The Raving Theist

Dedicated to Jesus Christ, Now and Forever

Good News, Bad News

November 2, 2005 | 3 Comments

Dividing future Supreme Court justice Sam Alito’s past decisions into “good” and “bad” categories,* Jill of Feministe has an odd take on his church/state rulings. Under “bad,” she lists his opinion that “the Establishment Clause was not violated by a city holiday display which featured a menorah, a creche, Santa Claus, and other religious and secular holiday symbols.” Under “good,” she applauds him for writing a “unanimous opinion that the New Jersey police force had acted inappropriately in firing two Muslim officers for refusing to shave their beards.”

Both decisions are bad because they promote state preference for superstition. The holiday display case provides cover for governments to continue traditional celebrations of Christ’s birth month, allowing them to do so as long as they disguise their intentions by dressing things up in the garb of diversity. The beard case incorporates God’s grooming rules into on a civil service code. The general effect of both rulings is to favor religion over non-religion.

If I had to pick, though, I’d flip her good/bad ratings of the rulings. The display case is far less objectionable than the beard one. By allowing secular symbols (including, presumably, the Atheist Atom), at least the pretense of fairness is maintained. But the beard case specifically prioritizes idiocy over sanity. No employee can insist on sporting a beard or sneakers (or a Carmen Miranda fruit hat) to work out of ordinary considerations of comfort or appearance — but start jabbering about what you think Allah wants, and you can make your own rules.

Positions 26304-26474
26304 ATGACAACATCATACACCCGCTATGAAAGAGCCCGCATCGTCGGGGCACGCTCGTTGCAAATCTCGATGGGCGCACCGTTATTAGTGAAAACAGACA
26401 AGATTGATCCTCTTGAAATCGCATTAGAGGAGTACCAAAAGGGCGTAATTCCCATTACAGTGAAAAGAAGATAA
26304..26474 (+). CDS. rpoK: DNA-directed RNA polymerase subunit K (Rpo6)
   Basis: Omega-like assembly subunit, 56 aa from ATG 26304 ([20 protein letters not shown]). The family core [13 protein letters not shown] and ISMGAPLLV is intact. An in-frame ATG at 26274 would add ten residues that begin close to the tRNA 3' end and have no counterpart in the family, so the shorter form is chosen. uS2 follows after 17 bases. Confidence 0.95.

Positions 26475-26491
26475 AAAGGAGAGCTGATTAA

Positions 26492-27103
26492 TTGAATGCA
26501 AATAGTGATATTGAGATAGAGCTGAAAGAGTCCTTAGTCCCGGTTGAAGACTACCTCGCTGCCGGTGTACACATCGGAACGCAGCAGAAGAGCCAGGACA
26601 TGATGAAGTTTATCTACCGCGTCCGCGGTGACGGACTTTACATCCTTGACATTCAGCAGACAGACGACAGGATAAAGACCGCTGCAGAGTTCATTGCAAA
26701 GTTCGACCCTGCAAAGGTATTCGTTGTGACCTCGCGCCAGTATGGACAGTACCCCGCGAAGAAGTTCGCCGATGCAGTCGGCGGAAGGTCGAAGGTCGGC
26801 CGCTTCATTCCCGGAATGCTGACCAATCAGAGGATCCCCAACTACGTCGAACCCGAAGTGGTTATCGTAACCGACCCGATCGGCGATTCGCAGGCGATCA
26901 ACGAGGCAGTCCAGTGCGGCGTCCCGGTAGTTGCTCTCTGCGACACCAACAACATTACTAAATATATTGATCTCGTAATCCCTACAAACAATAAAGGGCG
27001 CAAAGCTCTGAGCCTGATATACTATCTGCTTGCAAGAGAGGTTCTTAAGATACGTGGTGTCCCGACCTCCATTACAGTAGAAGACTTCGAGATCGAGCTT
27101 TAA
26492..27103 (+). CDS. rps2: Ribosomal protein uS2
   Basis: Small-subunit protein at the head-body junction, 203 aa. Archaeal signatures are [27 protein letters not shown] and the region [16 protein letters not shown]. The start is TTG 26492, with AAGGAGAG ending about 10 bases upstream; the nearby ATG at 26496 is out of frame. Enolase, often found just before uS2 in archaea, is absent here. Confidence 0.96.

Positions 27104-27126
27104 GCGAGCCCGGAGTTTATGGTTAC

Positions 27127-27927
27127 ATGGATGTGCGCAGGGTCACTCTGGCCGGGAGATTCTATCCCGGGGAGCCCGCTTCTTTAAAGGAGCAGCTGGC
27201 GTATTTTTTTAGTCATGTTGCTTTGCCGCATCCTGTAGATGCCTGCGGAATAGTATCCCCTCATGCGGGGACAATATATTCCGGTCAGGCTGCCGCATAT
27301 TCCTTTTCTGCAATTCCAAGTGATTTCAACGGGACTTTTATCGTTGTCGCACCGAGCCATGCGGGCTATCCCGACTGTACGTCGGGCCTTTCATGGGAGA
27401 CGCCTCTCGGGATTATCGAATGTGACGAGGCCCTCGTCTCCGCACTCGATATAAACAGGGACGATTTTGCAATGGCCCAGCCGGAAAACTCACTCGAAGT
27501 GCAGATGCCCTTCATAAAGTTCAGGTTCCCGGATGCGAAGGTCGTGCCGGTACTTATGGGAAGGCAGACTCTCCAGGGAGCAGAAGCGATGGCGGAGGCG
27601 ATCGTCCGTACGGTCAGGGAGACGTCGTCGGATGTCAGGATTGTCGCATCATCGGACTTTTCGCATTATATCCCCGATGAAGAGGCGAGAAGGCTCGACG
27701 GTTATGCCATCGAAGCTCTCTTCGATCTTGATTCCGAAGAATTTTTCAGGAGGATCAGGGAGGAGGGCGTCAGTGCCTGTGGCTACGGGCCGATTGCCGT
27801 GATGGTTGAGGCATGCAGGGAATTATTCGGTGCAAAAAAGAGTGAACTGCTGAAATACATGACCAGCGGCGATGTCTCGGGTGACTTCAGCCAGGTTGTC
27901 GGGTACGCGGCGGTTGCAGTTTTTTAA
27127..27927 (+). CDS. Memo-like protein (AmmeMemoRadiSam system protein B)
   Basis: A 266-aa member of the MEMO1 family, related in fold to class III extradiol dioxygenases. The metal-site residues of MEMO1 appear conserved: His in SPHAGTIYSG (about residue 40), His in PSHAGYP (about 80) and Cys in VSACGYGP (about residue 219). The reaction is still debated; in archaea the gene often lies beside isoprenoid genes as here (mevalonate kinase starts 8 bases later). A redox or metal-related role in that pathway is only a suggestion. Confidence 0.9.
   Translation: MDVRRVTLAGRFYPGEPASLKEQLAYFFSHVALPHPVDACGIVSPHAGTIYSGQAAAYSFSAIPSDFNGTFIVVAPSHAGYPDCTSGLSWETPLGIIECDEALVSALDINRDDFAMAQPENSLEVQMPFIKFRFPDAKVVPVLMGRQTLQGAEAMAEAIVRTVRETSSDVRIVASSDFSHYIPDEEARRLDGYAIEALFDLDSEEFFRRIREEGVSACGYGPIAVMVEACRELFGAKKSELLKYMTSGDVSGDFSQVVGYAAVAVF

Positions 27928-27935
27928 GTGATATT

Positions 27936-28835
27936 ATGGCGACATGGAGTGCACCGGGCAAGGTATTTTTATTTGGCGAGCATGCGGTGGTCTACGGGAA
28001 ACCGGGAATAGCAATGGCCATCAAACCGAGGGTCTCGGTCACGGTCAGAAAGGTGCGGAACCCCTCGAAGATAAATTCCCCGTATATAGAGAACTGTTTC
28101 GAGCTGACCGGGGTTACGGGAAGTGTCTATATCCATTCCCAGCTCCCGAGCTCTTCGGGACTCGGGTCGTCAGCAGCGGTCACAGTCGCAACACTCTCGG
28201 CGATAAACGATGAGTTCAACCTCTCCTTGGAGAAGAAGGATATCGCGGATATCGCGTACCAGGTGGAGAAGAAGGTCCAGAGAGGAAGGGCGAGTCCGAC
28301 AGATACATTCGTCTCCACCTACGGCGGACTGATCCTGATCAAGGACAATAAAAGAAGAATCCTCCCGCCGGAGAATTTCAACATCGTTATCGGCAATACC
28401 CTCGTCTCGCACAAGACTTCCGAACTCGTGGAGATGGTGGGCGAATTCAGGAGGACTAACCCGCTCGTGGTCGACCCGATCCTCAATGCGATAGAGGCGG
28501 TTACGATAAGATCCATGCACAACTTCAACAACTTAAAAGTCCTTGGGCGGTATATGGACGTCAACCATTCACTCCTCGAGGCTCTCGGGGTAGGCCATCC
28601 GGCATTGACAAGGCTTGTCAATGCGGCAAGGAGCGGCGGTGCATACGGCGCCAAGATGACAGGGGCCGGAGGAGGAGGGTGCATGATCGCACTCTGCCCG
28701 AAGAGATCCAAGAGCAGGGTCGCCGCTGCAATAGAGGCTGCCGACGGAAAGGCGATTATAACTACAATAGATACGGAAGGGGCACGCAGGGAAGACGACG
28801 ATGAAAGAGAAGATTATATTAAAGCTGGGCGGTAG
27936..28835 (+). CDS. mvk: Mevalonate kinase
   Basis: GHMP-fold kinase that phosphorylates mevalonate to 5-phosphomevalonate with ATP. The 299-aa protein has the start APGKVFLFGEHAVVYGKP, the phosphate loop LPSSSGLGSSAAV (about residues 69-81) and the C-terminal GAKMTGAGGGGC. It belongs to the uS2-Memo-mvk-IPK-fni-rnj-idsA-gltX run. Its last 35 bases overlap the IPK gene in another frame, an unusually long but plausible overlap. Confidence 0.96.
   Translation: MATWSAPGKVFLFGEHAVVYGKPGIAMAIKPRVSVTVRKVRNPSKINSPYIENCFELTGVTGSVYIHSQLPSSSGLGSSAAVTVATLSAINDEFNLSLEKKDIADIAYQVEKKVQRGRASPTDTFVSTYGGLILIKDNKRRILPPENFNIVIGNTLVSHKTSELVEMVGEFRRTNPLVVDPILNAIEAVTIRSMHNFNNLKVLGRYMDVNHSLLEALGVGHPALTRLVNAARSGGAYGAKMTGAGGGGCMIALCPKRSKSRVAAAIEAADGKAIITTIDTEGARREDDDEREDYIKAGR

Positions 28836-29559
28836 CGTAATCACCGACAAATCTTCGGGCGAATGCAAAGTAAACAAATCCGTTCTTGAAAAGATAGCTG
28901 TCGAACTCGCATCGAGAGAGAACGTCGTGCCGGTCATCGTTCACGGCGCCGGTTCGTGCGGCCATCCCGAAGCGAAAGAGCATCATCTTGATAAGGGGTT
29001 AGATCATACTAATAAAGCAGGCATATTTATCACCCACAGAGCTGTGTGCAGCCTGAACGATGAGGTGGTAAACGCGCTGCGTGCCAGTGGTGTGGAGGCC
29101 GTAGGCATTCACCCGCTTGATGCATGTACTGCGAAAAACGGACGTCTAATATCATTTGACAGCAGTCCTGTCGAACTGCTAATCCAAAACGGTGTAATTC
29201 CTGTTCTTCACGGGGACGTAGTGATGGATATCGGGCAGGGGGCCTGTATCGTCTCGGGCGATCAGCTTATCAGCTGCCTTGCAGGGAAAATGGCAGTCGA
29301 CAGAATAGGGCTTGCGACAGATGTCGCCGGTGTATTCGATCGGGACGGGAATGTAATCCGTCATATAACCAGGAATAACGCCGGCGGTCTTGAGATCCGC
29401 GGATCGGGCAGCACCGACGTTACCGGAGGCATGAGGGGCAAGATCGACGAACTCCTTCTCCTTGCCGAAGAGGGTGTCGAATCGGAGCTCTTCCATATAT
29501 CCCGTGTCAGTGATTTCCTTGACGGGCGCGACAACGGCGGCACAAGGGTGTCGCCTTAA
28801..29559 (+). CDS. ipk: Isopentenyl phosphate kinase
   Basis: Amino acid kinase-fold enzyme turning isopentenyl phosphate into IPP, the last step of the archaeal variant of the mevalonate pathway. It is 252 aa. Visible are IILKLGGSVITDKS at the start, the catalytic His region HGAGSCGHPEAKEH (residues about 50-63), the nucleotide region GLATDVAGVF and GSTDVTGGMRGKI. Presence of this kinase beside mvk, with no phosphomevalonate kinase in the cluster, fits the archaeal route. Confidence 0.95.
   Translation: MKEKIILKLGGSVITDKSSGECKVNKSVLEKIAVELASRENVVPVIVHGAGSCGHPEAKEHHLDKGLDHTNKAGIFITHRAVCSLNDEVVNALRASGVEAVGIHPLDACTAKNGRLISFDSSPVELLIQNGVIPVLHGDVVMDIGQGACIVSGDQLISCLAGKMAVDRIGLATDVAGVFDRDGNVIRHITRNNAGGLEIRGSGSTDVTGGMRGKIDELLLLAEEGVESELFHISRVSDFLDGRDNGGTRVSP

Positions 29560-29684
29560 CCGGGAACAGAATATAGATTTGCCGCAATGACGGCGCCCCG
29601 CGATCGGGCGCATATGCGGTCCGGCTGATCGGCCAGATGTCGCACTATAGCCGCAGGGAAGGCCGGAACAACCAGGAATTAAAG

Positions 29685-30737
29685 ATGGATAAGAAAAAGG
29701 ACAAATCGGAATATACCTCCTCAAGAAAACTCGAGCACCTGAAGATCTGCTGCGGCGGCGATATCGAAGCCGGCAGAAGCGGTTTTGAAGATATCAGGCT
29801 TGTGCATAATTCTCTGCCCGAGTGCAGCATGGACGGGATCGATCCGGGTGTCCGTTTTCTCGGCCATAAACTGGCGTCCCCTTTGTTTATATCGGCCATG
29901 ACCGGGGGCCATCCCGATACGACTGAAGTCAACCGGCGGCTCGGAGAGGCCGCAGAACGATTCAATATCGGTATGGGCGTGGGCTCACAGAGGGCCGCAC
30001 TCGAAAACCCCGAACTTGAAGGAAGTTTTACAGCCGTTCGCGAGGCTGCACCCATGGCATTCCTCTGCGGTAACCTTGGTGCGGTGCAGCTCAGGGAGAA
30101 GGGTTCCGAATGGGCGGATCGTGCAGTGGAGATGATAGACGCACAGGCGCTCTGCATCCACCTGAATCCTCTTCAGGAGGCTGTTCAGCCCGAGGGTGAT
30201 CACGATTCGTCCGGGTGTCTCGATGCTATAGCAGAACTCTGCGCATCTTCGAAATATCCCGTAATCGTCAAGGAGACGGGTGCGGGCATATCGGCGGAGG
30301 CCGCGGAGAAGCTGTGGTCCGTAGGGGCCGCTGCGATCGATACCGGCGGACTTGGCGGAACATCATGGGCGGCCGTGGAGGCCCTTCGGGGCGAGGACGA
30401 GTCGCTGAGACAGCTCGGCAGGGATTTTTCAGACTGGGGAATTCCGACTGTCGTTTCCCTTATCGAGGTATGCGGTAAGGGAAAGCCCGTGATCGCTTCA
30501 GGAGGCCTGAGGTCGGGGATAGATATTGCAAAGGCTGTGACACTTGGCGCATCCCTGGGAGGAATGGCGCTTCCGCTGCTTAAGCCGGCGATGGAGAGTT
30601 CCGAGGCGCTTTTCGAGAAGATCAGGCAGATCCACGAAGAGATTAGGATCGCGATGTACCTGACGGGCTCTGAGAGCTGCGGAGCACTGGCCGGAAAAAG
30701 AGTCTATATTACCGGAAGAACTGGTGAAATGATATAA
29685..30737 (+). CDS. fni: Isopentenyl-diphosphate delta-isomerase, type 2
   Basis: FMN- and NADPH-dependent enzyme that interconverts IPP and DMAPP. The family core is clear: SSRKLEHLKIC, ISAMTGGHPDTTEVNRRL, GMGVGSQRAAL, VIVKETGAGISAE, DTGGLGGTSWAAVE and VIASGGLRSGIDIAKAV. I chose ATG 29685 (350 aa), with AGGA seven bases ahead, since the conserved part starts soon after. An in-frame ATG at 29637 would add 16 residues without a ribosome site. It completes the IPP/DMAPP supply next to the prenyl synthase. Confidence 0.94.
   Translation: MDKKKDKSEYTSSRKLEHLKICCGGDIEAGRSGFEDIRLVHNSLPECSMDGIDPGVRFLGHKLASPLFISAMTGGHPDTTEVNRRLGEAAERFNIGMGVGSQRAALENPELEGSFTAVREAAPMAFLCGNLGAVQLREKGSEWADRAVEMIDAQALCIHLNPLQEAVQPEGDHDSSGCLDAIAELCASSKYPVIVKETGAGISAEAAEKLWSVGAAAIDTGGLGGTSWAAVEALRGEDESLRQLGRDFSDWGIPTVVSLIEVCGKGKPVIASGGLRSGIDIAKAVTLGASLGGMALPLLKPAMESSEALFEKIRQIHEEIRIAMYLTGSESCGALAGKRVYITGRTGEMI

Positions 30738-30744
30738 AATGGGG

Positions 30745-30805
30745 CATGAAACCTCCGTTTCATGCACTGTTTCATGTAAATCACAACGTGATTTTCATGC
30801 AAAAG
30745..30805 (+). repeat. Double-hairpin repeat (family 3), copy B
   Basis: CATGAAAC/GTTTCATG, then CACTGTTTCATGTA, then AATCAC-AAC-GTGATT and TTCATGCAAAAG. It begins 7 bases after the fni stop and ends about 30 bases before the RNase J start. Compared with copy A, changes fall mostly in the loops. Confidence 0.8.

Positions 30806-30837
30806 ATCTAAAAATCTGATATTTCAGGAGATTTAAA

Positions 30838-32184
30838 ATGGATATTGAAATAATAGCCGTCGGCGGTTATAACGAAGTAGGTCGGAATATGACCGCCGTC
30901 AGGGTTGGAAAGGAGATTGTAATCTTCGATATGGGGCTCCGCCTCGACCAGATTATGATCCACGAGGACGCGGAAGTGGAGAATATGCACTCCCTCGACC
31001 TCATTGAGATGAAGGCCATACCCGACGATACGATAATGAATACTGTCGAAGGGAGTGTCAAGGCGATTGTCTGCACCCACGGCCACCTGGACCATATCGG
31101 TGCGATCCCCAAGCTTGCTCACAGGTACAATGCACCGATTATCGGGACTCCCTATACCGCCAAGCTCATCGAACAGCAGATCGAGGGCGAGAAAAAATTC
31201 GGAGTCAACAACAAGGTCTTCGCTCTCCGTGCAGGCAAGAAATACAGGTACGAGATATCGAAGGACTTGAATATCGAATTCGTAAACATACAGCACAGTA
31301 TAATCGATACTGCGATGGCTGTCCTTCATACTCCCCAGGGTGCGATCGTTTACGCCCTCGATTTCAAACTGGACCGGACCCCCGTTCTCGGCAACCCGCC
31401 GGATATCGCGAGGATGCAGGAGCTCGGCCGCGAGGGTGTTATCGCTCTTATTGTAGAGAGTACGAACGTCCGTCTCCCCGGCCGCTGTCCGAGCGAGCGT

*Ultimately, of course, she concludes that he is mostly “bad news” for rejecting her view that a state may legally compel childbirth (with life and health exceptions) only after viability rather than a few months earlier.


3 Responses to “Good News, Bad News”

  1. Dada Saves
    November 2nd, 2005 @ 7:25 am

    Alito has made some other unfortunate rulings foisting superstition on the public. See CHILD EVANGELISM FELLOWSHIP OF NJ v. STAFFORD TOWNSHIP SCHOOL DISTRICT (2004), in which Don ScAlito upheld the right of religious groups to visit public elementary schools, participate in school events, and hand out Jeebus-themed literature. Sammy the Gavel declared such behavior constitutional.

  2. UberKuh
    November 2nd, 2005 @ 12:49 pm

    Why not run for the Supreme Court yourself? We need a raving atheist justice.

  3. MBains
    November 4th, 2005 @ 2:06 pm

    I Second UberKuh’s most rational (and poli-legally impossible) motion.

    Run RA! RUN!


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